|coat of arms||map|
|Kraj :||Nitriansky kraj|
|Area :||28,250 km²|
|Residents :||2,027 (Dec. 31, 2019)|
|Population density :||72 inhabitants per km²|
|Postal code :||956 22|
|Telephone code :||0 38|
|Geographic location :|
|License plate :||TO|
|Kód obce :||505374|
|Community type :||local community|
|Administration (as of November 2018)|
|Mayor :||Erika Nemešová|
|Address:||Obecný úrad Prašice
1. mája 142
956 22 Prašice
|Statistics information on statistics.sk|
Prašice (German Praschitze , Hungarian Nyitraperjés - until 1907 Prasic ) is a municipality and a town in the west of Slovakia , with a population of 2,027 (December 31, 2019). It belongs to the Okres Topoľčany , a district of the parent Nitriansky kraj .
Prašice is located in the northern part of the Slovakian Danube hill country , lower part Nitrianska pahorkatina (German Neutra hill country) on the brook Železnica . The Považský Inovec mountain range rises north of the main town . The center of the village is 12 kilometers from Topoľčany .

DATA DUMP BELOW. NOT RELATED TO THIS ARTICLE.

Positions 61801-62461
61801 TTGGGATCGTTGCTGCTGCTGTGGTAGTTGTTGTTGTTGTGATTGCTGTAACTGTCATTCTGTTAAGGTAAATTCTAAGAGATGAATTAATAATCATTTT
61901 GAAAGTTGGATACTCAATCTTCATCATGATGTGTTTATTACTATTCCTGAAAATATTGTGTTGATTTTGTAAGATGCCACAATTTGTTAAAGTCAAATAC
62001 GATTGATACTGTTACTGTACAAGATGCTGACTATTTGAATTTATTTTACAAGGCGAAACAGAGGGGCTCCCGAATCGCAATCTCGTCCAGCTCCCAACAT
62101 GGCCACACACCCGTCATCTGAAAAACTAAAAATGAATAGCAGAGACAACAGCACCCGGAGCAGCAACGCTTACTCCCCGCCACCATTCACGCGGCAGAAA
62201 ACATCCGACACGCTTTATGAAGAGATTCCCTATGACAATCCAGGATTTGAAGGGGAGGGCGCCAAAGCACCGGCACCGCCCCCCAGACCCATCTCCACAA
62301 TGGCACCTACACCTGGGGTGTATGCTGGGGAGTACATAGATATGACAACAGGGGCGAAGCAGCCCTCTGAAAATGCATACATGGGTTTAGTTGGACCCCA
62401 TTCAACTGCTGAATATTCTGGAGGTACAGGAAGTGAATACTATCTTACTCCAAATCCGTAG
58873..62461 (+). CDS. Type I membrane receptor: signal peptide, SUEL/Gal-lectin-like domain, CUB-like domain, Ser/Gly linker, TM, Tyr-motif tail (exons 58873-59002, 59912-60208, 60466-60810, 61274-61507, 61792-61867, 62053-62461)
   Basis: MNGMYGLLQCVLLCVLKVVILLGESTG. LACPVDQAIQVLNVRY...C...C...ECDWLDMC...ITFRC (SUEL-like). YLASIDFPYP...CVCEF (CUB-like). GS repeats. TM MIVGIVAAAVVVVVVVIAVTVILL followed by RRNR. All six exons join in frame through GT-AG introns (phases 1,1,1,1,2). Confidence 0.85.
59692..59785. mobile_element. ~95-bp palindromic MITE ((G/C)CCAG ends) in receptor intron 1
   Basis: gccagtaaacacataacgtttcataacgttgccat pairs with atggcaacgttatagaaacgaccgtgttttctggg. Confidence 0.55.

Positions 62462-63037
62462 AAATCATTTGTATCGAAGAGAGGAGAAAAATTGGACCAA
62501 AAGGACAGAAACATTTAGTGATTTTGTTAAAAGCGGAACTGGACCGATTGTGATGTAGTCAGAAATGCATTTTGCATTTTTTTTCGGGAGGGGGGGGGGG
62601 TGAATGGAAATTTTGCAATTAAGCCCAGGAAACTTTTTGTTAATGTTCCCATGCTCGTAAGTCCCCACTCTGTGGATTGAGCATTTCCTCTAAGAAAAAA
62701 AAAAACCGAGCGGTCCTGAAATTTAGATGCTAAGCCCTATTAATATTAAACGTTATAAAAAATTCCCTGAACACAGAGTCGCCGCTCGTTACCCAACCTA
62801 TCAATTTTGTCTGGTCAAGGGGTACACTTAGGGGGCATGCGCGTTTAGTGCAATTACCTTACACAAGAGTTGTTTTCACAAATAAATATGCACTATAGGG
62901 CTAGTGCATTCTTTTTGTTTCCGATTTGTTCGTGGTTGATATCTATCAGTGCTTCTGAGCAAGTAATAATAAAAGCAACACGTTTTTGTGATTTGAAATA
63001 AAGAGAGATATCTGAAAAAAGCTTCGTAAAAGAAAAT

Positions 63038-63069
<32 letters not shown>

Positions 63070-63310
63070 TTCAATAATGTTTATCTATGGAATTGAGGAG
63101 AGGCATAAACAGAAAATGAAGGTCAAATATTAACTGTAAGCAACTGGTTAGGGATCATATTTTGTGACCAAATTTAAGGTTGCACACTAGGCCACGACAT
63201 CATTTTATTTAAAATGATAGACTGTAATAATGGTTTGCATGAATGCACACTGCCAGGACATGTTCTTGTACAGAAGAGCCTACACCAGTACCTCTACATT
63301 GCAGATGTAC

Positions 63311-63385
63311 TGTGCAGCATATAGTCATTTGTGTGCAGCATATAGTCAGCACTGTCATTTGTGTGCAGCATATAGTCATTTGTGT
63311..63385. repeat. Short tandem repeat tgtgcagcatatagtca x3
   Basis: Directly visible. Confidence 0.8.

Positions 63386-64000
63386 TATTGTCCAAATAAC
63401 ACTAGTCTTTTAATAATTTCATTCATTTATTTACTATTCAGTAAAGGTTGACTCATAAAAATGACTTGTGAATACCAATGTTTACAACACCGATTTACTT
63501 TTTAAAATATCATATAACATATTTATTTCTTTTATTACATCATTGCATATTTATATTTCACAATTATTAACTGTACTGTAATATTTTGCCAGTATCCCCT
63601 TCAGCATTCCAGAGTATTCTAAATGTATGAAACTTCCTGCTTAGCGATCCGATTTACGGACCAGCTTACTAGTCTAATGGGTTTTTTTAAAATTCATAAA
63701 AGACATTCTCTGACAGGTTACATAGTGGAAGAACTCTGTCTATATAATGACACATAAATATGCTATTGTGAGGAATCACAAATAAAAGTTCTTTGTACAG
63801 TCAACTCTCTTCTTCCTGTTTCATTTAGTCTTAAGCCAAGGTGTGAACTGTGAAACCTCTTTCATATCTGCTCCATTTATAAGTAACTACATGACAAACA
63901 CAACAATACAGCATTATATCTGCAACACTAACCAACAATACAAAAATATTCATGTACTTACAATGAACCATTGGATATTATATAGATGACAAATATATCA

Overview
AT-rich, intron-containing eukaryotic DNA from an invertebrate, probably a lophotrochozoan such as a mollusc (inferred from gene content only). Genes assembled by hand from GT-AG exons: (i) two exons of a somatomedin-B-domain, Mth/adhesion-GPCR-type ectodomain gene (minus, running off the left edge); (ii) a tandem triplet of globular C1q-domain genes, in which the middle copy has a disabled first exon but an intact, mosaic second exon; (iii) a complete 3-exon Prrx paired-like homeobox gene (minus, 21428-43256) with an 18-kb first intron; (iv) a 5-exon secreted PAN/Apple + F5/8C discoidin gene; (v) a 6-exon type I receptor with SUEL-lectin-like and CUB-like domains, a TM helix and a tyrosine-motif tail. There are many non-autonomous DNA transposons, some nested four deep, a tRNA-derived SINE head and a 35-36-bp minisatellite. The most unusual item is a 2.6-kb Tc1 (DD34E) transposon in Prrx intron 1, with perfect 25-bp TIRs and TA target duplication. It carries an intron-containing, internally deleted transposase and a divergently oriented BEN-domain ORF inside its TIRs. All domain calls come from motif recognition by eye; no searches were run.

Administratively, the municipality consists only of the place Prašice, but the following districts belong to the municipality: Duchonka, Nový Svet and Okšov Mlyn.
Prašice was first mentioned in writing in 1245 as Periese , when the Gut-Keled family received the place from the Hungarian king Béla IV. In the second half of the 13th century it belonged to the Csák family, after the death of Matthäus Csák he became again royal possession. Later it belonged to the estate of Topoltschan or Tovarníky. In 1530 the place burned down after a Turkish attack. Pottery, sculpture, tailoring and shoemaking were particularly well developed in Prašice.
After 1918 the place in the Kingdom of Hungary ( Neutra County ) became part of Czechoslovakia. After the Second World War, thanks to the construction of the Duchonka resort, tourist traffic developed.
- Baroque Roman Catholic Church of St. James from 1758
- Chapel of the Seven Painful Virgin Mary from 1820
- Hunting lodge in the Duchonka district from 1930
- Monuments to the victims of the First and Second World Wars and those who fell during the SNP